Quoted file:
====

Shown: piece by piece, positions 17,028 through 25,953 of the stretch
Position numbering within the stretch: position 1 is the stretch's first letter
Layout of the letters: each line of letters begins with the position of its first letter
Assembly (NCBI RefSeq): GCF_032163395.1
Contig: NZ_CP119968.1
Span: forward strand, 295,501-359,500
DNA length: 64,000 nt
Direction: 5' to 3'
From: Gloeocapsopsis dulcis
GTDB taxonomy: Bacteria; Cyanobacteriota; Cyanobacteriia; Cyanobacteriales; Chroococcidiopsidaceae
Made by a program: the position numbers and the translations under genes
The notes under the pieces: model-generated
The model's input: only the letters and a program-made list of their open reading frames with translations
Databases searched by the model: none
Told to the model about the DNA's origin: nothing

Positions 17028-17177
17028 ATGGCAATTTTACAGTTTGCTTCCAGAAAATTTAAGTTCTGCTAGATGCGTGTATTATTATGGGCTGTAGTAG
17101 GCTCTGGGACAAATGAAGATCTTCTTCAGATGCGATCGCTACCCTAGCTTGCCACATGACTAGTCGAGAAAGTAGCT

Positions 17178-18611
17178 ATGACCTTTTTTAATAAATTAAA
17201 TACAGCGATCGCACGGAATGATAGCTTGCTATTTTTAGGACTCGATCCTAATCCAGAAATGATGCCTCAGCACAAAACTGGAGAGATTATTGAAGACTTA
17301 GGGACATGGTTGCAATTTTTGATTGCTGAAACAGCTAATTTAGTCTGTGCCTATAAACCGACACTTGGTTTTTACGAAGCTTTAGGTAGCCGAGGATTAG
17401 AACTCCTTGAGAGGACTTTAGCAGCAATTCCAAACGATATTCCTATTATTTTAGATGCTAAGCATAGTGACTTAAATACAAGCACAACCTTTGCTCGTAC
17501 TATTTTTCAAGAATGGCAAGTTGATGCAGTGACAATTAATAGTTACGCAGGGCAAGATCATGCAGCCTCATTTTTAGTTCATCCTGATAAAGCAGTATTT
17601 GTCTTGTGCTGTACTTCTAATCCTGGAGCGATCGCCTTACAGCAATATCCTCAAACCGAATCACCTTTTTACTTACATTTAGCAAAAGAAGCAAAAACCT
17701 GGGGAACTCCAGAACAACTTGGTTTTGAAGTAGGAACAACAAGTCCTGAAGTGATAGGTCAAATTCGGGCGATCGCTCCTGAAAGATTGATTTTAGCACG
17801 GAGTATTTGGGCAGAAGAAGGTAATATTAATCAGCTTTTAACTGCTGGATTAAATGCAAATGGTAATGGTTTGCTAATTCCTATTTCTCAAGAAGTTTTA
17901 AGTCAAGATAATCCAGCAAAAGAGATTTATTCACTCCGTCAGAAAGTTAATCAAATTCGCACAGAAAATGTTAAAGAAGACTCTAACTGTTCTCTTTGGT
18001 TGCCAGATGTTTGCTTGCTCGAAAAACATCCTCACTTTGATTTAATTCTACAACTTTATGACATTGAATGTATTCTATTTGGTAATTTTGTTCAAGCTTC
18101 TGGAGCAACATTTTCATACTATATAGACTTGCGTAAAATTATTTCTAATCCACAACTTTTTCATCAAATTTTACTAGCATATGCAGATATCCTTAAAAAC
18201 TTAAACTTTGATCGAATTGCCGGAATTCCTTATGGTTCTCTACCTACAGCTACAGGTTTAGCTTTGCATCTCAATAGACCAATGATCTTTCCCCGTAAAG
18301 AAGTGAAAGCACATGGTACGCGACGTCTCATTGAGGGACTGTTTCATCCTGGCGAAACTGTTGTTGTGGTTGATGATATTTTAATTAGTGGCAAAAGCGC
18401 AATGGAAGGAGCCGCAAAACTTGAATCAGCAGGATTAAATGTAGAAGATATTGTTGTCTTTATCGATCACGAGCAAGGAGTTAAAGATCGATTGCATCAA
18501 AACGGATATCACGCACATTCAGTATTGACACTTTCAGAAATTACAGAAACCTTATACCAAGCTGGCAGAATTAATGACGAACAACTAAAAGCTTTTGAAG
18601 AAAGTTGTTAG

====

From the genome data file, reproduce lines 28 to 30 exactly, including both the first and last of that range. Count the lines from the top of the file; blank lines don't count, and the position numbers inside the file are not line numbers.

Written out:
17901 AGTCAAGATAATCCAGCAAAAGAGATTTATTCACTCCGTCAGAAAGTTAATCAAATTCGCACAGAAAATGTTAAAGAAGACTCTAACTGTTCTCTTTGGT
18001 TGCCAGATGTTTGCTTGCTCGAAAAACATCCTCACTTTGATTTAATTCTACAACTTTATGACATTGAATGTATTCTATTTGGTAATTTTGTTCAAGCTTC
18101 TGGAGCAACATTTTCATACTATATAGACTTGCGTAAAATTATTTCTAATCCACAACTTTTTCATCAAATTTTACTAGCATATGCAGATATCCTTAAAAAC